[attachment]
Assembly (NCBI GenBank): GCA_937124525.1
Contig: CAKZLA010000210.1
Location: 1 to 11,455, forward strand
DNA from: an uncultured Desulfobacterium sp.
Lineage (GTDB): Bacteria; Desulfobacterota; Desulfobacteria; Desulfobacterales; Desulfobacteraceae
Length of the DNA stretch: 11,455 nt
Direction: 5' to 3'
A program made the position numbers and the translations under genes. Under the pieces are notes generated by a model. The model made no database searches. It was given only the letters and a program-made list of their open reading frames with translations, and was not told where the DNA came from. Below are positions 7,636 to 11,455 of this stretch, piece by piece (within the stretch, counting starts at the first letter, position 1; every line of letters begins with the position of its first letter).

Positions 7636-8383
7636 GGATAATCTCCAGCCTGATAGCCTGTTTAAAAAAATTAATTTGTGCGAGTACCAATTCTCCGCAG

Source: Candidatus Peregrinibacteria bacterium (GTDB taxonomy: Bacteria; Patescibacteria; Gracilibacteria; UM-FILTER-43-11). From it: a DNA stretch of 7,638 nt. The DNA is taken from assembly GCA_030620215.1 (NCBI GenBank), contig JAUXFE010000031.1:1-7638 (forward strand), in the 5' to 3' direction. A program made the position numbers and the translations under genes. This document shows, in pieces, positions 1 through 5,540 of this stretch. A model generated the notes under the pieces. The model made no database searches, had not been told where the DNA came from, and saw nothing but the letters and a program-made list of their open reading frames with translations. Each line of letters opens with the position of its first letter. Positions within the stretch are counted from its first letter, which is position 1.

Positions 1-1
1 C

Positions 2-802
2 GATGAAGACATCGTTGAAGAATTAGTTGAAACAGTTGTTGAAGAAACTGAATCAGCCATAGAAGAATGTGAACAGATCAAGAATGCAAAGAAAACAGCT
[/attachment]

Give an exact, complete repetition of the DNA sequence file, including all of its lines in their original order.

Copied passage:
Assembly (NCBI GenBank): GCA_937124525.1
Contig: CAKZLA010000210.1
Location: 1 to 11,455, forward strand
DNA from: an uncultured Desulfobacterium sp.
Lineage (GTDB): Bacteria; Desulfobacterota; Desulfobacteria; Desulfobacterales; Desulfobacteraceae
Length of the DNA stretch: 11,455 nt
Direction: 5' to 3'
A program made the position numbers and the translations under genes. Under the pieces are notes generated by a model. The model made no database searches. It was given only the letters and a program-made list of their open reading frames with translations, and was not told where the DNA came from. Below are positions 7,636 to 11,455 of this stretch, piece by piece (within the stretch, counting starts at the first letter, position 1; every line of letters begins with the position of its first letter).

Positions 7636-8383
7636 GGATAATCTCCAGCCTGATAGCCTGTTTAAAAAAATTAATTTGTGCGAGTACCAATTCTCCGCAG

Source: Candidatus Peregrinibacteria bacterium (GTDB taxonomy: Bacteria; Patescibacteria; Gracilibacteria; UM-FILTER-43-11). From it: a DNA stretch of 7,638 nt. The DNA is taken from assembly GCA_030620215.1 (NCBI GenBank), contig JAUXFE010000031.1:1-7638 (forward strand), in the 5' to 3' direction. A program made the position numbers and the translations under genes. This document shows, in pieces, positions 1 through 5,540 of this stretch. A model generated the notes under the pieces. The model made no database searches, had not been told where the DNA came from, and saw nothing but the letters and a program-made list of their open reading frames with translations. Each line of letters opens with the position of its first letter. Positions within the stretch are counted from its first letter, which is position 1.

Positions 1-1
1 C

Positions 2-802
2 GATGAAGACATCGTTGAAGAATTAGTTGAAACAGTTGTTGAAGAAACTGAATCAGCCATAGAAGAATGTGAACAGATCAAGAATGCAAAGAAAACAGCT